Just five months after picking Australia over the Kiwis, Kalyn Ponga is about to get his chance on the biggest stage in rugby league.
That's why even though his Kiwi parents wanted him to represent their Māori heritage, they're now the proudest parents in Queensland.
Ponga admitted the feeling was rubbing off on him too.
"It’s probably the most proudest and biggest moment that I've been a part of.
"At the end of the game, I'll probably be lying in bed sort of going, 'that just happened' but until then I've got a job to do."
The former New Zealand junior golf champion will come off the bench in Origin II on Sunday, with Queensland selectors hoping it's his first step towards one day replacing a man he and so many other kids idolise – Billy Slater.
"To put that number one jersey on would be the dream but we've got the best fullback in camp and he's been the best fullback for the last 10 or so years."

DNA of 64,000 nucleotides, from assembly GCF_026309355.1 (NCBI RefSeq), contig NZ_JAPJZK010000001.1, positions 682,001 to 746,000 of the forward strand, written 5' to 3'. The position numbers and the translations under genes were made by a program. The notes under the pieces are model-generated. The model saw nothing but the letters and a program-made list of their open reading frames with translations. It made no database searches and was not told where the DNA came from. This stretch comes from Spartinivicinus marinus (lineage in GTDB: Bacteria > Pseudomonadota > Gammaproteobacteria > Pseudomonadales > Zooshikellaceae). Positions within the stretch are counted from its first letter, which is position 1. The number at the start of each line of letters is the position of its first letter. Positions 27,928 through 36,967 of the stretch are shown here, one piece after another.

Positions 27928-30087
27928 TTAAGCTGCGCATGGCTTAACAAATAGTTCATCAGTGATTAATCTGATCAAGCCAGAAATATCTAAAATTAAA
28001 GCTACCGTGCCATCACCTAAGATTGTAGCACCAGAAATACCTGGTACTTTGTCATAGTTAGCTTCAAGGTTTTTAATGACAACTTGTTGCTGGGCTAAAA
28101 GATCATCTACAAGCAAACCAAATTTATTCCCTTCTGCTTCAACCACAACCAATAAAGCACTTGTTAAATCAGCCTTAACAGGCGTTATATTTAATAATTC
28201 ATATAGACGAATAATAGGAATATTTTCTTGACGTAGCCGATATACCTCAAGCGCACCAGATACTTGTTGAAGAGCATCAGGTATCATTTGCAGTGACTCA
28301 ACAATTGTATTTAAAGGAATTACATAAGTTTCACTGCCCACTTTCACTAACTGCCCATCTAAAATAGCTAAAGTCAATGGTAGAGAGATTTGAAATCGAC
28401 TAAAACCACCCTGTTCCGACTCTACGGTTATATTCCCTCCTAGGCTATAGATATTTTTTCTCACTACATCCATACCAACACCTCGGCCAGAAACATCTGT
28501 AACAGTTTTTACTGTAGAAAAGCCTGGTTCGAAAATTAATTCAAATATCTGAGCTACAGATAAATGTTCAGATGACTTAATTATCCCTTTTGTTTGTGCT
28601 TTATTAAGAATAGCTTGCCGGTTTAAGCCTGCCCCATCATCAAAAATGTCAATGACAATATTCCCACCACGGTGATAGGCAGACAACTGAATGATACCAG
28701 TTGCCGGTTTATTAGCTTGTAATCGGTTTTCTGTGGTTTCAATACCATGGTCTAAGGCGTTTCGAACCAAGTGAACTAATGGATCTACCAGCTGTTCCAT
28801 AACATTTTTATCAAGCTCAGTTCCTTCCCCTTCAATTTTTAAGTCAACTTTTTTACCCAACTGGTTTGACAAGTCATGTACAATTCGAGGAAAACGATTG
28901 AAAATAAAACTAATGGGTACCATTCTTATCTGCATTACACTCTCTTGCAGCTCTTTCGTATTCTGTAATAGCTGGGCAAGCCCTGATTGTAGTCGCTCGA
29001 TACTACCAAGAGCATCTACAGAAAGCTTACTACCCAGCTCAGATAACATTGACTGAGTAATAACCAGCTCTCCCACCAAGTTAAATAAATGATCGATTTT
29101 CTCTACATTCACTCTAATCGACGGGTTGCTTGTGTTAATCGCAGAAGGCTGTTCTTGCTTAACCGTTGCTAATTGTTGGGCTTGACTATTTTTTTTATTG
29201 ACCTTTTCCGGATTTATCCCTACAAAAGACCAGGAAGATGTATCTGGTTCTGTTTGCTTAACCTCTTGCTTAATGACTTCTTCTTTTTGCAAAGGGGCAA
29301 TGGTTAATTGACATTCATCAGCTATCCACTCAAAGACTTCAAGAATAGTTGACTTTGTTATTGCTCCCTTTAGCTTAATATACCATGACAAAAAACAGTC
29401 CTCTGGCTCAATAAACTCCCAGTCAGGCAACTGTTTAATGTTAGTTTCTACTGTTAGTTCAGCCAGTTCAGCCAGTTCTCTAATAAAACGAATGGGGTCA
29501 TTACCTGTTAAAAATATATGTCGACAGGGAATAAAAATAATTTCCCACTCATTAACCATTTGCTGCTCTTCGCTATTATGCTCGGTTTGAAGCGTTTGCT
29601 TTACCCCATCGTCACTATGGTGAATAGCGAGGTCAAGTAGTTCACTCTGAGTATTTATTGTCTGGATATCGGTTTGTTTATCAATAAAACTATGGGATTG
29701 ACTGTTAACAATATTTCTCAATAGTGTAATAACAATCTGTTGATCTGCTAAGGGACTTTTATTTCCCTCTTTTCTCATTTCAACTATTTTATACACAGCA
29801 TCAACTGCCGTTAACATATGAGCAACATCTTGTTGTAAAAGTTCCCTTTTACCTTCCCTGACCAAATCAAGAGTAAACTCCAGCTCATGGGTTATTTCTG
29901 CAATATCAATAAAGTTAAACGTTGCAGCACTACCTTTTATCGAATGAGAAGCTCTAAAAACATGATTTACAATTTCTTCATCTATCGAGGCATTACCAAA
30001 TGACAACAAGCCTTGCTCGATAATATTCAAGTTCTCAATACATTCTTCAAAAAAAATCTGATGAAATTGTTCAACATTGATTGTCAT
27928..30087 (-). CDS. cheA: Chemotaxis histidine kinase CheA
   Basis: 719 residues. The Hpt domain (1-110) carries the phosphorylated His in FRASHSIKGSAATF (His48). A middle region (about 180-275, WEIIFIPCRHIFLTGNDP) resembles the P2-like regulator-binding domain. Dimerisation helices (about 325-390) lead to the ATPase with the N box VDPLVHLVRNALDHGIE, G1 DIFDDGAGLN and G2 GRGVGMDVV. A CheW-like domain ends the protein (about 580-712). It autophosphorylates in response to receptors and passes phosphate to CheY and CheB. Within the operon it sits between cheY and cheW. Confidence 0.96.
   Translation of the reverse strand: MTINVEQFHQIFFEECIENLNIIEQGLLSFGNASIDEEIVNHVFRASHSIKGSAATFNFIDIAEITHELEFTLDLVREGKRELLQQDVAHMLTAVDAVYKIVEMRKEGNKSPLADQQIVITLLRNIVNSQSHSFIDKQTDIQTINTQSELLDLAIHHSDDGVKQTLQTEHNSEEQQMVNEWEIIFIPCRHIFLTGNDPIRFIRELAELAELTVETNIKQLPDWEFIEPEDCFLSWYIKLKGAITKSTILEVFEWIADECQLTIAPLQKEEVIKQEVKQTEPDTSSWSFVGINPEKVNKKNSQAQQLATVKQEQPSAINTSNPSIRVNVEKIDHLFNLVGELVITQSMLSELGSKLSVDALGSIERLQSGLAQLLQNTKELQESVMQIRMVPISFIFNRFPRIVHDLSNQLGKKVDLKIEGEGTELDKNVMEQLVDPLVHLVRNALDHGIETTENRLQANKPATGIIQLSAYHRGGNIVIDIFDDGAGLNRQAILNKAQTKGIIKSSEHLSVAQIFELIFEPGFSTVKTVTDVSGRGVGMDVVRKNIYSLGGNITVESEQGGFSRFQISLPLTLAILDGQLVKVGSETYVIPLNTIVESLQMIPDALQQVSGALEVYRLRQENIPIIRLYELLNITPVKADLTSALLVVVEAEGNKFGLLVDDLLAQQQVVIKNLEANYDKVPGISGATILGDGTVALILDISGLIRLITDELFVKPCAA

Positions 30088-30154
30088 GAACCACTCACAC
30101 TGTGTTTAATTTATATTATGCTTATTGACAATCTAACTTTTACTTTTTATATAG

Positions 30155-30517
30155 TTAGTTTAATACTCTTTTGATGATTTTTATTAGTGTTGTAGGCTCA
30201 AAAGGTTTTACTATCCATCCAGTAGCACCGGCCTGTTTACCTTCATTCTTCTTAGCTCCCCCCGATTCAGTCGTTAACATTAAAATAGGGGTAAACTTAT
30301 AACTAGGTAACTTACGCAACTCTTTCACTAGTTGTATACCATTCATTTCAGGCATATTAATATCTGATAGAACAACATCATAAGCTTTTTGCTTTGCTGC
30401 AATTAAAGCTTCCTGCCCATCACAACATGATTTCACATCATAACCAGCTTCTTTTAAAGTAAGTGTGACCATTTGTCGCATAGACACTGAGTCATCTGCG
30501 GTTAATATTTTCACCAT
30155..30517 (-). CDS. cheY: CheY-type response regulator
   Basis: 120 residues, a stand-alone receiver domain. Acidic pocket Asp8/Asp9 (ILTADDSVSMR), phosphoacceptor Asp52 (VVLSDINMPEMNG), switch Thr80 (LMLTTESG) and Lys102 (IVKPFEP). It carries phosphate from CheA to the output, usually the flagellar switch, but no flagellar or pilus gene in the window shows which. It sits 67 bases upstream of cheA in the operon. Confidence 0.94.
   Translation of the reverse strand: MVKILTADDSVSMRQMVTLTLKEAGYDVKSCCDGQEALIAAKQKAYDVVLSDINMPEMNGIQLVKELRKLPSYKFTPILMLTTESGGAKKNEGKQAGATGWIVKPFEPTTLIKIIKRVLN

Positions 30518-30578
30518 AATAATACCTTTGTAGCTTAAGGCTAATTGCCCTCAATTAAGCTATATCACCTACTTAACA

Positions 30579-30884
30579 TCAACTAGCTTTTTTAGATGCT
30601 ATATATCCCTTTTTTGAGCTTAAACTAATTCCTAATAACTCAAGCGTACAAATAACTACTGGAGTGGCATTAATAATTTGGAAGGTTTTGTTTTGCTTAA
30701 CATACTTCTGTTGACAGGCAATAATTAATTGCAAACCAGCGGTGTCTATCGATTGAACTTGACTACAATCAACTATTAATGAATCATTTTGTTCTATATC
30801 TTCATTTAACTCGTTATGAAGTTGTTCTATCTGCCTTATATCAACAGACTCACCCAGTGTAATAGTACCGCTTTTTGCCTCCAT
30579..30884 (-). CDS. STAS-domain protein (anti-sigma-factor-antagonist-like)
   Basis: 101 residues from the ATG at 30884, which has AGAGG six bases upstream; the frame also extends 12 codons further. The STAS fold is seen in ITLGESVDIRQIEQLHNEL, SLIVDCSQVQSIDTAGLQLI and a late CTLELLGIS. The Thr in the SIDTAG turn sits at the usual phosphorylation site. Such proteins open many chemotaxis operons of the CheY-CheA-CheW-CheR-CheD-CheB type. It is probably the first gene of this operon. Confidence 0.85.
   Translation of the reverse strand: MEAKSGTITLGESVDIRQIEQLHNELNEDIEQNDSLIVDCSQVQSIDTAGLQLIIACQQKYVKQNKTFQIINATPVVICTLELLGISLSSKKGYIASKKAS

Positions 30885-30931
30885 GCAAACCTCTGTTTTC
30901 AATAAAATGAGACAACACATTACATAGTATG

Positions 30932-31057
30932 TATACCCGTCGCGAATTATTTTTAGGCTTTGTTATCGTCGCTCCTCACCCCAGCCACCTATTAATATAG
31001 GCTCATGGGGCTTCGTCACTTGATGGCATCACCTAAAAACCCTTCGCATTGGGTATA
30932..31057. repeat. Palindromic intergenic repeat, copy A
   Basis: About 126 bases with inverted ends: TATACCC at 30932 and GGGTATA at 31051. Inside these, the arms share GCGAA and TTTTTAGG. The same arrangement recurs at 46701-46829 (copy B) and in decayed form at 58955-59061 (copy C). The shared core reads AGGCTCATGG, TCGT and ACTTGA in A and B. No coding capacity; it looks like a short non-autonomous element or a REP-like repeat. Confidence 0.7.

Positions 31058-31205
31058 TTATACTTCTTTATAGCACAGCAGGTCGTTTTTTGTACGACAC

"I still look up to him and he's going to show me how to play."
That's why for Ponga, the decision to choose Australia was easy.
Once he had convinced his Kiwi parents it was the right call, he made it official in January.
Dad Andre said his son has worked hard to make his dream come true.
"Obviously it'll be reality once he steps on the field on Sunday so we're a bit sceptical as a family," he said.
"It's going to be a long week for him, it'll probably be a long week for us but its huge - it's just massive!"
The 20-year-old said he knows how his parents will react on the night.
"My dad and mum will have tears in their eyes I think. I know that when I made my NRL debut and even under 20s they had tears in their eyes and they were very proud."
This week, Ponga revealed he overcame a life-threatening brain infection during high school so while the step up to State of Origin overwhelms most rookies, the young star is taking it all in his stride.
He might never wear a silver fern again but with a Queensland version of his custom made head gear being made, he'll represent his Māori heritage when he runs out at ANZ stadium.
"Maybe this has galvanised them, hearing each other's stories and knowing they are not alone," say the nurses behind the Facebook group, New Zealand, please hear our voice.